April Fools’ Day (sometimes referred to as All Fools’ Day) is observed all around the world. While most countries celebrate it on the first of April, there are some countries that celebrate it on different dates. Though historical evidence is ambiguous, most believe that when the Gregorian calendar was adopted in the late 1500s, the New Year was moved from April 1 to January 1. Those who kept to the old tradition and the old date were termed as fools, hence the association. Read on to find out how the day of pranks and jokes is celebrated across the globe.
In France, the holiday is also known as Poisson d’Avril, which translates to April Fish, and is also celebrated in Italy as Pesce d’Aprile. Historically, schoolchildren will stick an image of a fish on the back of an unsuspecting victim and wait for the transgression to be discovered. So if you do get stuck in a fishy situation, you can always learn from the French and Italian!
The people of Scotland celebrate making a fool out of their comrades so much that they’ve extended the holiday into the second day. April 1 was traditionally Hunt the Gowk day, although the name is fading out. Gowk means cuckoo, and sending a mate on a fool’s quest is the name of the game: One should ask someone to deliver a sealed message asking for help, the contents of which instruct the recipient to pass it along and continue the chain. The second day is known as Taily Day, which seems to have spawned the infamous “Kick Me” sign, and numerous posterior jokes. Better watch your back if you’re traveling to Scotland this holiday!
The 13th day of the Persian New Year is called Sizdah Bedar and usually falls on April 1 or April 2. Pranks have reportedly been played on this holiday since 536 BC, making it perhaps the oldest known joke day. It’s customary to spend the afternoon outside, celebrating the new season and indulging in food, laughter, games, and good-natured jokes. After a picnic, you throw away green vegetables, known as sabzeh, which represent any potential illnesses or bad luck for the coming year.
In Spain, the day of jokes and prank is celebrated towards the end of the year on December 28 as Holy Innocents’ Day or Childermas. The celebrations are also spread across Latin America. Though it technically is a Christian feast day, the pranking tradition that it’s now known for is strictly a cultural invention. Victims are instructed not to be upset because the jokesters are considered to be innocent.
The Sunday and Monday, prior to Lent is when the Portuguese celebrate April Fools’, and they have embraced one prank as their own: throwing flour on someone. Some could say it is better than having a fish stuck behind you.
India’s Holi festival is celebrated on March 31st and is a day to play jokes, toss colored dust and wear face and body paint to inaugurate spring. While it is not really a day to celebrate jokes or pranks, the Indian culture embraces happiness in various forms of which jokes and pranks carried out in good spirit is a part of it.
The Danish and the Swedish have a day each in two different months to let themselves loose and have some fun. May 1 is Maj-kat (May cat), a joke day, although bother Denmark and Sweden also celebrate April 1 as April Fools’ Day. The Scandinavians definitely know how to bid adieu to a long gloomy winter and welcome brighter spring in good spirits.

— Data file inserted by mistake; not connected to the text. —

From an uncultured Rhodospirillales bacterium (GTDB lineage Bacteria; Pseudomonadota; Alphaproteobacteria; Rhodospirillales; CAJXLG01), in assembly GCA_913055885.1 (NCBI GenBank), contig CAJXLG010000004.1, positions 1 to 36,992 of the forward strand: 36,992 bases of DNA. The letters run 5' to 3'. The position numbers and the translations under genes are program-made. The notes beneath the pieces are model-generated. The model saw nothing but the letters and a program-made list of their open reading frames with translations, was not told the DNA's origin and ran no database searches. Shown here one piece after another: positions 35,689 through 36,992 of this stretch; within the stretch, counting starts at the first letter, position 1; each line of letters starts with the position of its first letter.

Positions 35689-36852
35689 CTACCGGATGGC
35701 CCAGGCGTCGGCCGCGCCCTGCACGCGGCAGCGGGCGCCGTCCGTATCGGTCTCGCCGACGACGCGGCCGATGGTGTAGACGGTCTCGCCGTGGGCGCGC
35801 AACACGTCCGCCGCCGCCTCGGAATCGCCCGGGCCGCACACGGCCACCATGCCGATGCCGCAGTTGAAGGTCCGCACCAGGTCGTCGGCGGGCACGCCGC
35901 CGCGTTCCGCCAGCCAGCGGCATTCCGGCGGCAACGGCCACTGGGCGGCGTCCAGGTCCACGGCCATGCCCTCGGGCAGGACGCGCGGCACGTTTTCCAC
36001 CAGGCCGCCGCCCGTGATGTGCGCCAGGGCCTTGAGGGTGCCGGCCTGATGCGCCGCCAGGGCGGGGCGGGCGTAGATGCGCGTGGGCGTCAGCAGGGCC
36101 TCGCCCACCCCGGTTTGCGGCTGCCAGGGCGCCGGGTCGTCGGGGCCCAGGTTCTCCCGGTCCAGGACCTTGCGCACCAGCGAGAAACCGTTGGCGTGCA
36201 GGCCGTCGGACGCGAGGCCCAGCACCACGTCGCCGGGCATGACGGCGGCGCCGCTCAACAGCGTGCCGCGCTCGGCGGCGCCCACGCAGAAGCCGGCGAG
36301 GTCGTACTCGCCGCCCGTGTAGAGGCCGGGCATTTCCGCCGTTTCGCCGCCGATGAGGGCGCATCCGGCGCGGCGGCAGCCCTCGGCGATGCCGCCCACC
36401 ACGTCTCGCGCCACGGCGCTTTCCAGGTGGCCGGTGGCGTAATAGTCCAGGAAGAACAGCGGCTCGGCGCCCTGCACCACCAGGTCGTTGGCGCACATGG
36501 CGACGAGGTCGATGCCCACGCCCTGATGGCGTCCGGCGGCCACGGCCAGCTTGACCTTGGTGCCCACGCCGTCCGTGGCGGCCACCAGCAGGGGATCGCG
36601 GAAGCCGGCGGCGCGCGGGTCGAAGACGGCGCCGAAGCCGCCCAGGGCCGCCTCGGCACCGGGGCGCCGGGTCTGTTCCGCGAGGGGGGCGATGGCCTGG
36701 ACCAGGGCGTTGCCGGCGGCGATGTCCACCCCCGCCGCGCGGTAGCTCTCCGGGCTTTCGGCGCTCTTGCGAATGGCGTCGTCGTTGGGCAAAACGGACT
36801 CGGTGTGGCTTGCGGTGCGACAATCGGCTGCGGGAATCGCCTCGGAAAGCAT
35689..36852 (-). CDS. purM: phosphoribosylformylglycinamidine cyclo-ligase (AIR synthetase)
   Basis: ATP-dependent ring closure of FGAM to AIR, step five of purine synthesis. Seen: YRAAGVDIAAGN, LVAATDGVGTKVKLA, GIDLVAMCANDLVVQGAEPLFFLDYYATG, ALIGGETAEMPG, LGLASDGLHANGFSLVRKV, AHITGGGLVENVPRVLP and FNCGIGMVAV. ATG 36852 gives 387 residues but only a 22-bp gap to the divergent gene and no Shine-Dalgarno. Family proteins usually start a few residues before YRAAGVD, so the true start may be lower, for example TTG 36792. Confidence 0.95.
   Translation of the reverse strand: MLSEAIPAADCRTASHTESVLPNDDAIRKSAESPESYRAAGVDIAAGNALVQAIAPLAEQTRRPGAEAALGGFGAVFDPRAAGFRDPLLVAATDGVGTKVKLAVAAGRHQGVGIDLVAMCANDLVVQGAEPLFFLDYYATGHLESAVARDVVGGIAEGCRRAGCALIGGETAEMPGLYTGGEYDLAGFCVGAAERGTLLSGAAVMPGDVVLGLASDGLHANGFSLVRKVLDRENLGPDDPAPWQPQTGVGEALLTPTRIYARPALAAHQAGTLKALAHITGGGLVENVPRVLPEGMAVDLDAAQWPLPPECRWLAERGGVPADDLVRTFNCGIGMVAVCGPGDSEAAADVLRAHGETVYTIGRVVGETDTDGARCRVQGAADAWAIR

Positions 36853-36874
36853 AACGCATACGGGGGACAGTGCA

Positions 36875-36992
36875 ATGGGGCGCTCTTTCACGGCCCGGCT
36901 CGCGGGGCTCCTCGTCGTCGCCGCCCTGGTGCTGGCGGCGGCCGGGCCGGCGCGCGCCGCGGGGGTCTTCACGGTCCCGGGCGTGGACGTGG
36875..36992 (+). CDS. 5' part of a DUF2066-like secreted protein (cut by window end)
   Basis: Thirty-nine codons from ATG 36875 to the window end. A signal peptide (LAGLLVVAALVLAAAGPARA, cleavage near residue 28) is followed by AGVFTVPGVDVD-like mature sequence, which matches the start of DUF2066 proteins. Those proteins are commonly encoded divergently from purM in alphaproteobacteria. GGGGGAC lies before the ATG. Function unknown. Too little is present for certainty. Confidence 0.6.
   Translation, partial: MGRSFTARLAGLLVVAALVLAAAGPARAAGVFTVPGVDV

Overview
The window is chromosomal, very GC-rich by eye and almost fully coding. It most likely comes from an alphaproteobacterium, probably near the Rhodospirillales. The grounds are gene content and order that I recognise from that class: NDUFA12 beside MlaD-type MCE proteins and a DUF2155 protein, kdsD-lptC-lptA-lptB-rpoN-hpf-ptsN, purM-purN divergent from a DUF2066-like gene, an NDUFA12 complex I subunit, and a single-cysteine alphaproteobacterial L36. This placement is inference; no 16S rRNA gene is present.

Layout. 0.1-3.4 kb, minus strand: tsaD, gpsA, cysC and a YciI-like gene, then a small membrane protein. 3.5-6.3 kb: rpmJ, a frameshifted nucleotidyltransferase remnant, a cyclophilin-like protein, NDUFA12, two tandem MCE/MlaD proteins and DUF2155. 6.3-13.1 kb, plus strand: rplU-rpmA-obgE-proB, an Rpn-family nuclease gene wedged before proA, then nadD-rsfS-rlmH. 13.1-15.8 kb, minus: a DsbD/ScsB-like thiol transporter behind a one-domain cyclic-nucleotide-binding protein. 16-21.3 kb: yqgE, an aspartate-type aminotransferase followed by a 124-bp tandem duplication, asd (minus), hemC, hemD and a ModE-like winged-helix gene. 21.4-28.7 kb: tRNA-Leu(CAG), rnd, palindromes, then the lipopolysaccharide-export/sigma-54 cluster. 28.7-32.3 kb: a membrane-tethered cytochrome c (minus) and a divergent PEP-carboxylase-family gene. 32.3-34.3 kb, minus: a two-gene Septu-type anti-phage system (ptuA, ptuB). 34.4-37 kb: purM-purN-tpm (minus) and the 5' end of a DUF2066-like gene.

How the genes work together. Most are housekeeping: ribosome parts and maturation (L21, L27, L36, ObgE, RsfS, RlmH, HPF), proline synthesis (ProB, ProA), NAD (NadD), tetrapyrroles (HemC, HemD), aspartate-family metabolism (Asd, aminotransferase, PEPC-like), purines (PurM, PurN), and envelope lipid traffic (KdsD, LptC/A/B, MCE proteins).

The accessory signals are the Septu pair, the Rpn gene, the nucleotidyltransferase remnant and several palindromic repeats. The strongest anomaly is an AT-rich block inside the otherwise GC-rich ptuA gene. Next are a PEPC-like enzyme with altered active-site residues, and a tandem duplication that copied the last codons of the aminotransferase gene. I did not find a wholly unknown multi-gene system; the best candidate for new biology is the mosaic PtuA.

April Fools’ Day in Brazil is known as o dia das mentiras, literally, the day of lies or dia dos bobos, a day of fools. It is a day for pranks that are playful and spirited. April 1st became popular in Brazil after a satirical publication called A Mentira, dedicated to stories about the “ephemeral life”, wrote its first spoof news headline on April 1st, 1828, announcing the death of Don Pedro, Emperor of Brazil. The periodical lasted for quite a few years, but eventually, it ran into financial difficulties. Fittingly, on its last number dated September 14th, 1894, A Mentira communicated to all its creditors where they could go to get the money they were owed. The only problem was that this too was a prank and the place at the published address did not exist!
Protos Aprilis, (protos = first + Aprilis = April) was absorbed into Greek culture very fast. The basic idea remains the same like everywhere else: on April 1st, everyone tells innocent lies in order to trick the “victim”. It is so widespread that one finds different customs in different parts of Greece. In some parts, it is considered good luck for the prank to be successful. The person who manages to trick another is going to have a fortunate year, as opposed to the person who gets fooled. In Naxos, an island in the Cyclades, they still take part in pranks, only on March 1st.
The tradition in Germany is exactly the same as it is in the US, though with a slightly bigger overall importance. On April Fools’ Day, you play a prank (called an “Aprilscherz“) on family members, co-workers and friends-even solid lies are customarily excused on that day. Newspapers, TV and radio stations typically have at least one story which is generally harmless, but “out of this world” and completely made up. To reveal the joke, Germans say April, April: literally April, April. The Germans definitely take their pranks seriously! Here’s hoping your pranks are successful and should you be a victim of one, plan ahead for the next year!